Fungus Shows Dynamite Potential for Environment

ASSOCIATED PRESS

The letters TNT and PCB mean danger to people. But to a common forest fungus, they mean dinner.

White rot fungus "eats" the chemical compounds that make up the explosive TNT and cancer-causing PCBs, and turns them into harmless carbon dioxide and water.

Scientists are trying to find out what else they can put on the fungus' menu, now that researchers at the Oregon Graduate Institute have figured out how the organism works.

Their results were published in the January issue of Applied and Environmental Microbiology.

The U.S. Environmental Protection Agency is especially interested.

"Is it going to be a silver bullet for us? I sure can't say at this point," said John Barich, an EPA researcher at the agency's regional office in Seattle.

"But we're certainly extremely interested in any bioremediation schemes," Barich said. "In general, in that field of research and product development, they've started slowly but they're finding they're getting better and better results."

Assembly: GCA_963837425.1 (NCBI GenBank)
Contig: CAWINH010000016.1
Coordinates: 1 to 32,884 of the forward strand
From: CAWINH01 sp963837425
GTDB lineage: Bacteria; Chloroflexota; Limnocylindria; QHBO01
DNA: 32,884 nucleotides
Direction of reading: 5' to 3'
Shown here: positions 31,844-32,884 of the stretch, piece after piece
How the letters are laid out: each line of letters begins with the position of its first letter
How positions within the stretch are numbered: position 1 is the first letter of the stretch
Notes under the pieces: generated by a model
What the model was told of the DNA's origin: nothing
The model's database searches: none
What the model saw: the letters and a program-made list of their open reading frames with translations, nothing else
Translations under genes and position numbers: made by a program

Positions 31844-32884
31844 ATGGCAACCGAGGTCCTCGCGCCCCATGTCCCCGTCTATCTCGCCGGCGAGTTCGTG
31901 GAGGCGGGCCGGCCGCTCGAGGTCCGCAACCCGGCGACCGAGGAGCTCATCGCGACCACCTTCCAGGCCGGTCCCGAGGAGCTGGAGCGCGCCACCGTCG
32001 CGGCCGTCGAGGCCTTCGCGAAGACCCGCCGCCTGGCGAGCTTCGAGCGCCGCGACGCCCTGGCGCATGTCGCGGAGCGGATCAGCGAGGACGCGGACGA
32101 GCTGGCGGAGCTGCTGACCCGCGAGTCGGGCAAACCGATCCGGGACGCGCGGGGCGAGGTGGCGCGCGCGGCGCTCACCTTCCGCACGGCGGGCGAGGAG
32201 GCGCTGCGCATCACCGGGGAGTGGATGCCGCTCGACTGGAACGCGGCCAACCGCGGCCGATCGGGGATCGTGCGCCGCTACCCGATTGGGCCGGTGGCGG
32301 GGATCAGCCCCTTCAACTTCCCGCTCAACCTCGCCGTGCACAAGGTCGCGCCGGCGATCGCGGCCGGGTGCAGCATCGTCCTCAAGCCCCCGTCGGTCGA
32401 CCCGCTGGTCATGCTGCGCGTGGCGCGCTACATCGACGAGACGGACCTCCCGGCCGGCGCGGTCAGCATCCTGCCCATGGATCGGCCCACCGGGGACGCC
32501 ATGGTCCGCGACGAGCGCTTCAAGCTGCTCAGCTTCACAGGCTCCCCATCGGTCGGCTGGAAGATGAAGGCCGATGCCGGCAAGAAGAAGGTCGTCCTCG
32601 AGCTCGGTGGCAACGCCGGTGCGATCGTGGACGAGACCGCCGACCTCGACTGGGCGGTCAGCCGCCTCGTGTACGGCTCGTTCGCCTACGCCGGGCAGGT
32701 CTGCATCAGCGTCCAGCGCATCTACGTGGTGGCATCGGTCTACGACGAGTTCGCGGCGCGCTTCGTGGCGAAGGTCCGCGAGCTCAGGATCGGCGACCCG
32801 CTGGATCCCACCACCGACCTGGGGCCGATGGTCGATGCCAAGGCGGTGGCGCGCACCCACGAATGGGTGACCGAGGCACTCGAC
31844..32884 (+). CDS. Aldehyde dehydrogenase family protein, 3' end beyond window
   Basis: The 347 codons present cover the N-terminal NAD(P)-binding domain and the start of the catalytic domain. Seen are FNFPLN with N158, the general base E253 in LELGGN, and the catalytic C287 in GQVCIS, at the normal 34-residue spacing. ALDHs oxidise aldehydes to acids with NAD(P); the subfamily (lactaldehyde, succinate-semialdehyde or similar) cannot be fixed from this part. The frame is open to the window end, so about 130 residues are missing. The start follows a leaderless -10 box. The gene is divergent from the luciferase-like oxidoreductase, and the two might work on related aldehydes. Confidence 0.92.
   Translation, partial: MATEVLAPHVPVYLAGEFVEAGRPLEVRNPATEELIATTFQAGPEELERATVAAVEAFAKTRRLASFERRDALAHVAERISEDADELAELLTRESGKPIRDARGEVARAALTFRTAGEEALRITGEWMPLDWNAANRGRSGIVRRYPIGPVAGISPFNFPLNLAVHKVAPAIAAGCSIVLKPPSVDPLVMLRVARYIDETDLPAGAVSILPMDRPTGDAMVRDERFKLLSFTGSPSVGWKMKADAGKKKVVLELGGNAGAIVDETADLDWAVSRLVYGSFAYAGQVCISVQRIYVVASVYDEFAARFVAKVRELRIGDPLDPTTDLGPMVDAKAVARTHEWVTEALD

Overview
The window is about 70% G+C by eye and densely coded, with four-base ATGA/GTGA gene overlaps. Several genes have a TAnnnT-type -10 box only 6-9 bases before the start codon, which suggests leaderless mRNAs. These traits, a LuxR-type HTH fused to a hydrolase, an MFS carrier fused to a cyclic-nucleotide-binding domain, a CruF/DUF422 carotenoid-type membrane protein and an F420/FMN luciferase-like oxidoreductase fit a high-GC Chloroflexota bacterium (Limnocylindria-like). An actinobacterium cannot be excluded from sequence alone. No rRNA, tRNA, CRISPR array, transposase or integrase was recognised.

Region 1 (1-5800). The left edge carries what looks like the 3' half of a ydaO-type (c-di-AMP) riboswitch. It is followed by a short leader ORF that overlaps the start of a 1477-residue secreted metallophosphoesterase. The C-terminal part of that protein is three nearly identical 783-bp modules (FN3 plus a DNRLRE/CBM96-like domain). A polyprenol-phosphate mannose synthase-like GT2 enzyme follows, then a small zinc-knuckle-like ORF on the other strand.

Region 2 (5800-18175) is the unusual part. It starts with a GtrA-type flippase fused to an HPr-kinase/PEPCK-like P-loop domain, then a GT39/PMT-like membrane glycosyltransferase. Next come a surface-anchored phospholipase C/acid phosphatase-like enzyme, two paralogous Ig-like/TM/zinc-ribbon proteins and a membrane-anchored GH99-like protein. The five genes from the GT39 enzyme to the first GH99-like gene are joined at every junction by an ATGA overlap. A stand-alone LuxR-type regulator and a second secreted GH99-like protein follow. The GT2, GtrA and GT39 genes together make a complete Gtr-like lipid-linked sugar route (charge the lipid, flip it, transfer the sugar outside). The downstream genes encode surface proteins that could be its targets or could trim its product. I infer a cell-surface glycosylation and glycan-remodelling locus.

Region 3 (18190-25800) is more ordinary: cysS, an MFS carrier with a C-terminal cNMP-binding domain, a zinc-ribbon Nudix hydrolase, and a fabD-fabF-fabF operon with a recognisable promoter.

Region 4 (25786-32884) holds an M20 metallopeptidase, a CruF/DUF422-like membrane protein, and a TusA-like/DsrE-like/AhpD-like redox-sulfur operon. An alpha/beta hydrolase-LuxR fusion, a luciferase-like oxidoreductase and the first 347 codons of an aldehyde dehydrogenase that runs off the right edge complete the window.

Bioremediation is the word scientists use for cleaning up the environment with living organisms such as bacteria, and now, fungi. However, biological agents have remained mostly experimental with little commercial value.

"The most promising market for bioremediation so far has been to clean up oil and gasoline spills," said Owen Kean, spokesman for the Chemical Manufacturers Assn. in Washington, D.C.

But Michael Glaser at the EPA's Risk Reduction Engineering Laboratory in Cincinnati has already used the fungus to break down wood-product waste at a former mill site in Brookhaven, Miss.

"I don't want to oversell it, but it looks promising," said Glaser. "We already have the fungal technology in the field and have it working at a scale that might prove useful."

Glaser said initial data at the site showed that white rot fungi removed up to 85% of toxic pentachlorophenol within 56 days. The chemical was used with creosote to treat telephone poles to make them resistant to decay.

The fungus, which is found in North America, Russia and Scandinavia, apparently breaks down the toxic chemicals much the way it does lignin, a natural substance that gives wood its strength.

"It was a fortuitous discovery," said research team leader Michael Gold, who has been studying lignin for more than 15 years.

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